Shared workspace giant WeWork has a $16.9 billion market cap. Although the company is more of a real estate than a technology business, it is being priced like a technology company. It is therefore no wonder that other are seeking to duplicate its success. One of these is Israeli company Mindspace, which last week took a big step forward by raising $15 million in its first financing round.
Founded in 2014 by CEO Dan Zakai and chief business officer Yotam Alroy, Mindspace is already active in Israel and Germany, operating 15,000 sq.m. in workspaces. The company plans to double the space it manages to 30,000 sq.m. serving 5,000 people by the end of this year. The main investors in Mindspace's financing round were Israeli angel investors, with venture capital funds conspicuously absent from the list. Of these angels, the two best known are Yoav Harlap, vice-chairman and one of the controlling shareholders in Colmobil, Israel's leading vehicle importer (and brother of Shmuel Harlap) and Gilad Altshuler, co-owner of Altshuler Shaham Ltd., Israel's third largest investment house. Other investors included real estate developer Kobi Rogovin, one of whose best-known properties is the Sarona site in Tel Aviv, where one of WeWork's workspaces is located.
Zakai: "Yes, in general, we're like WeWork."
"Globes": Correct me if I'm wrong, but Mindspace, WeWork, and those like them are more real estate companies than technology companies, even though they are priced like technology companies.
"We're part of a global trend towards industry-changing companies. The office space industry is an industry that has worked for a great many years in the same way, and is now undergoing a change. The product, or more accurately the experience, we provide our users with works fairly similarly all over the world. If a company is able to do what it does well, it grows very rapidly in this fairly new market, so such companies don't have to be technology companies in order to be priced like them. There are quite a few such companies, which are part of a cooperative economy. Co-working companies like us are only one example. You could say that these are disruptive companies in the offices market."
Still, shouldn't these companies be priced more according to a real estate company business model than that of a technology company?
"I don't think that WeWork and Mindspace are real estate companies. First of all, the comparison between WeWork and us is flattering, but WeWork is on a completely different scale. These companies combine several capabilities and solutions besides real estate. It's true that real estate is our base, but other than that, the company offers operative solutions, content solutions, and life style solutions. It's not really a real estate project, because such a project is usually in the long term. We don't have any realtors. We have online, content, community, and creative experts. In other words, it's much more than a real estate solution."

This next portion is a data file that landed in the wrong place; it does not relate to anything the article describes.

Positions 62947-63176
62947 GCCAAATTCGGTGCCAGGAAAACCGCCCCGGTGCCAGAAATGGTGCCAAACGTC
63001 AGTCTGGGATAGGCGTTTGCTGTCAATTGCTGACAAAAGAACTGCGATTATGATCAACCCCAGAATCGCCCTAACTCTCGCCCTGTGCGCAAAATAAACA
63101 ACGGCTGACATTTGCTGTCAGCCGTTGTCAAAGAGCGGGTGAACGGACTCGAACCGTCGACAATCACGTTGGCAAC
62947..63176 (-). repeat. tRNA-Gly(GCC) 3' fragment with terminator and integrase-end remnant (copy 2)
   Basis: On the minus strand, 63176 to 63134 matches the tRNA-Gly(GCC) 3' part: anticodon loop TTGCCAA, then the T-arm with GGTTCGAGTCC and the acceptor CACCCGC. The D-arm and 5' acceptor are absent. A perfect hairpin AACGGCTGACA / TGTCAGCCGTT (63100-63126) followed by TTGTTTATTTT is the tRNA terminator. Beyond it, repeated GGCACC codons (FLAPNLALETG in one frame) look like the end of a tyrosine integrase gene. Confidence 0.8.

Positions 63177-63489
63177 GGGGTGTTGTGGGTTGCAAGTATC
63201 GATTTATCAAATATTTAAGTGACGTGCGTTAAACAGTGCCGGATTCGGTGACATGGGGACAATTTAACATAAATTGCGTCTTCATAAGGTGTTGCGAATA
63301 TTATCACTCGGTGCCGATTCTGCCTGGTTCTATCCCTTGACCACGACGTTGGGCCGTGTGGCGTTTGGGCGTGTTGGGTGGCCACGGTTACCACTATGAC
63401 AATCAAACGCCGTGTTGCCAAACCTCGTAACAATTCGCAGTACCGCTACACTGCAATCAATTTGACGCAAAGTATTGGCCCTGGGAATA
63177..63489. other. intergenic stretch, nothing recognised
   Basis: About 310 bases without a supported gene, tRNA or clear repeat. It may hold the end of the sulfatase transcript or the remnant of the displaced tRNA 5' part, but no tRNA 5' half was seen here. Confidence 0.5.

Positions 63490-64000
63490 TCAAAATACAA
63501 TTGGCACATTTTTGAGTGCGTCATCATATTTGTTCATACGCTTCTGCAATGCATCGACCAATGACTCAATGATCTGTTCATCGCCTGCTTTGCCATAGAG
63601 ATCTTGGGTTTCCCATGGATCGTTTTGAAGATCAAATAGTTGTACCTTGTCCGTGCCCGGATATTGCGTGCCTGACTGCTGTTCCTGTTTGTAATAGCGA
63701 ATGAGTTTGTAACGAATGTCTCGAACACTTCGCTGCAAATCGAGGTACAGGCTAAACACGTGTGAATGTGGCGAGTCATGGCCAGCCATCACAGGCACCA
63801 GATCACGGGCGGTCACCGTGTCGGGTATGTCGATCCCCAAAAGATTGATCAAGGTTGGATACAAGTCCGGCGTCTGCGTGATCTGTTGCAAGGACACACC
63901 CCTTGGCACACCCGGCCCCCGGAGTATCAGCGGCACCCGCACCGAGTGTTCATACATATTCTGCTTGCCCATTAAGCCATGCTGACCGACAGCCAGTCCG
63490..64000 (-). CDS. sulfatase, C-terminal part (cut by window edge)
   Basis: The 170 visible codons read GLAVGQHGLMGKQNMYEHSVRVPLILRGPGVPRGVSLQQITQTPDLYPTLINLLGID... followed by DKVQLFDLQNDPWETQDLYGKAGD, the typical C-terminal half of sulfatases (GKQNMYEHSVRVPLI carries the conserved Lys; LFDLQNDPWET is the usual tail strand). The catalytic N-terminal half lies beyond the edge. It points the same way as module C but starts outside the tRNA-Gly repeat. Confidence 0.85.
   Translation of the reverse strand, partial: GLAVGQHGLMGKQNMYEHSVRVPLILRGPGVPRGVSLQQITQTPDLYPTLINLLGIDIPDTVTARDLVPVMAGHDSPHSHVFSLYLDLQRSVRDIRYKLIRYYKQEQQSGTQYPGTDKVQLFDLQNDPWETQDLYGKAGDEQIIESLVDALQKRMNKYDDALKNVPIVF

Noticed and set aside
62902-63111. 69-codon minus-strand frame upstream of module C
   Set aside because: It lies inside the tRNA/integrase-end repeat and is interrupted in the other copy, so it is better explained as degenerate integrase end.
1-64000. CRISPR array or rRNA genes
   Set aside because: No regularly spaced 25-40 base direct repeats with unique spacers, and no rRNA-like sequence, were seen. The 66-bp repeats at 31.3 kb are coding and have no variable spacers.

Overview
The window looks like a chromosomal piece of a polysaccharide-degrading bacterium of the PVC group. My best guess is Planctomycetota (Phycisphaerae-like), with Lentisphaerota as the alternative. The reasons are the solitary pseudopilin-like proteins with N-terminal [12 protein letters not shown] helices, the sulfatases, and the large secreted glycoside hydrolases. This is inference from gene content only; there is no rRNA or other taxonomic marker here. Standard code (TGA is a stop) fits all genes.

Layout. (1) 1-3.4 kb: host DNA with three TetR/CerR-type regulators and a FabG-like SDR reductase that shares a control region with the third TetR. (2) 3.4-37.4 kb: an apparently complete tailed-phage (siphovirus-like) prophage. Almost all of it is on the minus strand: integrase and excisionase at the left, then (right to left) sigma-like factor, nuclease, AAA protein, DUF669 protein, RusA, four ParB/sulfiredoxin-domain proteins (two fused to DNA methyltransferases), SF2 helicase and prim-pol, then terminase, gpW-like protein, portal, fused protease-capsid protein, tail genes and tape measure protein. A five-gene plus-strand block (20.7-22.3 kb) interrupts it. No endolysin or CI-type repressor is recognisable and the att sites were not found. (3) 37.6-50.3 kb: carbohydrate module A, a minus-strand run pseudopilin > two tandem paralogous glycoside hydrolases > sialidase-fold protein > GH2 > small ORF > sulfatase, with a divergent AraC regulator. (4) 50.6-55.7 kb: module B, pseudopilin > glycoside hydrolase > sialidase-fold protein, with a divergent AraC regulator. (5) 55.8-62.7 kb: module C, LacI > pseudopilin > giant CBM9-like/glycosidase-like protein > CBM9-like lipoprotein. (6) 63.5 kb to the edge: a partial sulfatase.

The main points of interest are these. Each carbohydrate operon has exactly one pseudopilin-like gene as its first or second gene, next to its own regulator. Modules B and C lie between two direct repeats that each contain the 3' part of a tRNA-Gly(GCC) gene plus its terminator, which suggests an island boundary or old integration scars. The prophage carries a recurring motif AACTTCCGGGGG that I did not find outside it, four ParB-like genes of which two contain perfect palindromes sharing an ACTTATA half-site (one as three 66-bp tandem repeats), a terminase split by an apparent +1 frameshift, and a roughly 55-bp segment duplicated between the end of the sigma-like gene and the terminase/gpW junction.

What is the difference between Mindspace's workspace and that of We Work? Isn't is a matter of rent in the end?
"We believe that in this market and at this stage, there is room for many players. At the moment, our workspaces in Israel are fully occupied. A customer has a variety of considerations in choosing a workspace, such as location, design, social, etc. Our focus is on giving an experience in the co-working niche that is a very boutique experience. We carefully select the location of the space, our team, and take care to provide service at the highest level, so that we can serve not only the individual freelancer, but at the same time companies with over 100 employees."
In Israel, the company operates workspaces in the old stock exchange building at 54 Ahad Ha'am Street and at 45 Rothschild Boulevard in Tel Aviv, and stands to open two more spaces in Tel Aviv and Herzliya. In addition to Israel, the company is also active in Germany, with one space in Berlin and two more to be opened soon: one in Hamburg and one in Munich. Mindspace's customers in Germany include Barclays Investment Bank, the Hertha Berlin soccer team, and German Bank Hespa. "The high-tech industry in Berlin is developing, and this is the right market for us to develop in. It's a very natural place for us to begin our overseas development," Zakai explains.
The current financing round is designed to help the company enter the WeWork-dominated US market and other countries in Europe.
Zakai and Alroy, both 37, are childhood friends. Before Mindspace, Zakai was a cofounder of the G Systems Solar energy company and an analyst at the HSBC and Lehman Bros. investment houses. Alroy was VP business development at robotics company Roboteam and at SHL Telemedicine Ltd. (SWX: SHLTN).
Published by Globes [online], Israel Business News - www.globes-online.com - on January 29, 2017
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